Ibiza at a Glance
Before you visit Ibiza, you’ll need to know the basics. Here are some useful facts and tips to help you plan your trip.
More than the Capital of Sound
Yes, it is one of the most famous “party” islands in the World, but the good thing is that there is a lot more to “The White Island”, as we local know it, than you can imagine.
Eivissa (in Catalán) and Formentera were named by the Greeks as the “Islas Pitiusas” (Islands of Pine Trees) and you can still enjoy many of them in its most picturesque areas in the North and East coasts.
White Island because of the typical houses and churches architecture that you’ll find scattered between the woods or in every little village around the entire island.
Ibiza was, once, the nest for hippy culture and thankfully you can still experience some of it in many areas, bars, restaurants and different hippy markets you have all over the island.
Ibiza’s Old Town is also World Heritage, a great setting for different events throughout the year. Don’t forget to check our What’s On section.
A combination of Pine, Carob and Savine trees, rocky or sandy beaches, flat or hilly tracks, small or larger villages, wheat fields or vineyards, the best sunsets you can picture, Roman’s settlements, caves or a magic and mysterious rock such as “Es Vedra” and all of that with the most amazing traditional Ibicenco food, drinks and traditional dance.
From trekking or mountain biking the countryside to visiting Ibiza’s Old town and learning its history with a guided tour. Going up “Puig the Misa” in Santa Eularia, the third biggest town in the island with a great vibrant atmosphere in order to discover one of the nicest churches in the island, a gem that locals and residents choose for their wedding day.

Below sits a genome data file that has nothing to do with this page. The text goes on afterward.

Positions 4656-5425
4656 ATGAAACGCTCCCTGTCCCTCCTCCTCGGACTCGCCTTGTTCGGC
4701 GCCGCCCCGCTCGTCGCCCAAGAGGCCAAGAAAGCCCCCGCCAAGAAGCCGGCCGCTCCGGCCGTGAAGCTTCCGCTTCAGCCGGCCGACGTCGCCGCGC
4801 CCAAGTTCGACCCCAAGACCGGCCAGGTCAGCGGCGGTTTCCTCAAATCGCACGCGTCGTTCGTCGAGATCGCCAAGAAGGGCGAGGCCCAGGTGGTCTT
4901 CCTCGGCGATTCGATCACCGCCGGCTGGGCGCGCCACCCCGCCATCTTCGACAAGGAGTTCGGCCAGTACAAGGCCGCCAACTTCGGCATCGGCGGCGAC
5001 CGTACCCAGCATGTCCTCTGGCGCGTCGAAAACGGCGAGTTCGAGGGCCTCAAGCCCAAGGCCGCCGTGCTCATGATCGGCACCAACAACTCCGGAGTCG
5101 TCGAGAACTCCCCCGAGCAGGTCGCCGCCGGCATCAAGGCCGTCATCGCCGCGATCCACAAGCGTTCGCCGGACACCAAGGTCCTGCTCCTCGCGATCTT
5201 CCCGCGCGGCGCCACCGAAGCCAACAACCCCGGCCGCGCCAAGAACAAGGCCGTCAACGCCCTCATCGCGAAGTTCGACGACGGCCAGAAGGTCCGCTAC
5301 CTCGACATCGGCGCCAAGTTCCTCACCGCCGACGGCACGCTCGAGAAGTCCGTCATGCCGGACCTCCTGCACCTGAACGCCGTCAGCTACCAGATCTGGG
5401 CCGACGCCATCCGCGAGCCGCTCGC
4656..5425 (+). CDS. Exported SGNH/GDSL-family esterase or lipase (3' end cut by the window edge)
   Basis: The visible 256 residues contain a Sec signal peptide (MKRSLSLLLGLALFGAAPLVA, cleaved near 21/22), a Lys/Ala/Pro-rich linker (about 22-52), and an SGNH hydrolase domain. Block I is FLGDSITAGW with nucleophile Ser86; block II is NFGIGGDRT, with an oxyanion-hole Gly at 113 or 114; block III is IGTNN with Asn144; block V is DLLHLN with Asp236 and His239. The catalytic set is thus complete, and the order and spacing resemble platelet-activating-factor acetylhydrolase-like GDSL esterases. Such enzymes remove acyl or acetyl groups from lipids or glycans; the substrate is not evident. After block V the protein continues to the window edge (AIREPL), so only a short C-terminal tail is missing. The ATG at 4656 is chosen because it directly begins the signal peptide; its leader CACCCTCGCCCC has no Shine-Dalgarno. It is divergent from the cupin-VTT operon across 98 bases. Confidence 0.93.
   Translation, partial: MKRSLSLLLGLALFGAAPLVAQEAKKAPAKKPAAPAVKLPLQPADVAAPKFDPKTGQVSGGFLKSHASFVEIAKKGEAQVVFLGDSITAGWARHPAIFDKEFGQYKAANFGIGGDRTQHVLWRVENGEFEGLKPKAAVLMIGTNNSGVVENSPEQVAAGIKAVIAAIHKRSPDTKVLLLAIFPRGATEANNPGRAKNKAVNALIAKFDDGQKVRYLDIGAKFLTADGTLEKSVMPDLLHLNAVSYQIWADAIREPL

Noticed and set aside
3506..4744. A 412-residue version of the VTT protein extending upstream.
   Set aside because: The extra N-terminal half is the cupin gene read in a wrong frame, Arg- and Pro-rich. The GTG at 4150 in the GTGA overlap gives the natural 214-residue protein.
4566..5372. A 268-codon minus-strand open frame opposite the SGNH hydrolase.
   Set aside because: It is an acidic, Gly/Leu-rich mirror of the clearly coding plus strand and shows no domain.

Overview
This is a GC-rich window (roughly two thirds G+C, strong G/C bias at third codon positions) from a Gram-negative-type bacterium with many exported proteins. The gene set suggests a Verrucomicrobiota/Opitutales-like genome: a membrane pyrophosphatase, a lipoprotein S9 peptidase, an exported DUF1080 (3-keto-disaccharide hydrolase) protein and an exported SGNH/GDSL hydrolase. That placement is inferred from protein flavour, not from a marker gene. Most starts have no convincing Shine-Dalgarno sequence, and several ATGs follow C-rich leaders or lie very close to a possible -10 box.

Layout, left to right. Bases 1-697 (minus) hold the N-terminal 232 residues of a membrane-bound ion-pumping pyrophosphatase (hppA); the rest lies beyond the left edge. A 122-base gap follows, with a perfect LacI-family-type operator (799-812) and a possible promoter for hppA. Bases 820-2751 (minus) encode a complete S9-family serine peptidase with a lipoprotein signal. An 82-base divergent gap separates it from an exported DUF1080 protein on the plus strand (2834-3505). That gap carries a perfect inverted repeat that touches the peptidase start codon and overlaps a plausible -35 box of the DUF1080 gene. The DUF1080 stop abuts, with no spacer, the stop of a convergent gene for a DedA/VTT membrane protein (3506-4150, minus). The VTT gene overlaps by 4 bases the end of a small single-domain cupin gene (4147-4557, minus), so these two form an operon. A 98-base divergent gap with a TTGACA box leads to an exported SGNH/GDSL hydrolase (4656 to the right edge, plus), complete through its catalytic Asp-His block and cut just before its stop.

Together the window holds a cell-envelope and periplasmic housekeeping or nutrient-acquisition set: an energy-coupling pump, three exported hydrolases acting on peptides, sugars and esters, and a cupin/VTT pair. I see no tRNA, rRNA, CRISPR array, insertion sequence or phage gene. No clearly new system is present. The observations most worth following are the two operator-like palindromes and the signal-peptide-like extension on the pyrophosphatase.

Kayaking around the island, a day excursion to Es Vedra or a full moon night. Horse riding, golfing, balloon flying, snorkeling or diving, speleology, rappel and the now very famous SUP Paddle. A great range of excursions and sightseeing tours. And a must in Ibiza, its markets.
‘Ball Pagès’ is Ibiza’s greatest and enjoyable traditional dance. It’s the best evidence of how much Ibicenco life has changed. This traditional dance shows a ‘submissive’ woman whose delicate moves evolve, in circles and short steps, around the man who with high kicks and jumps tries to demonstrate his strength and masculinity.
The clothing and jewellery play a great roll in this dance as well as the instruments. There are small differences to the dresses and the dances depending on the village the group comes from. We can distinguish 3 different types of clothing, according to purpose and antiquity. The ‘white’ one is the wedding dress, the ‘coulord’ one is believed to be the least antique one while ‘La Gonella’ is the most antique one, some believe it to be from the XVIII century. And the jewellery it’s considered a dowry for the daughter that’s getting married.
Traditional food is a delicacy. From fish casseroles to stir-fry meat & vegetables, great desserts and traditional ‘Salsa de Nadal’ a heavy almond Chrsitmas sauce all accompanied by local wines.
A must, in local food is ‘Flaó’ and the best place to enjoy it with a fine glass of ‘Hierbas Ibicencas’ is at the charming local restaurant of ‘Ca n’Anneta’ in Sant Carlos.
Easy to Drive
Ibiza’s roads have suffered a great transformation in the past 10 years, in some cases much needed in an island that can double the number of cars in summer. A part from trying to enter Ibiza town in July and August the rest of the island it’s pretty easy to navigate. There’s a local saying that uses old quote ‘All Roads Lead To Rome’ but in this case would be Ibiza. It’s kown by locals and many residents that wherever you start your journey you can always end up in Ibiza town or another of its main towns without having to trace your steps!
‘Caminos’ can be and will be challenging, but with the right car and a lot of caution you can discover some of the most beautiful and secluded gems on the island.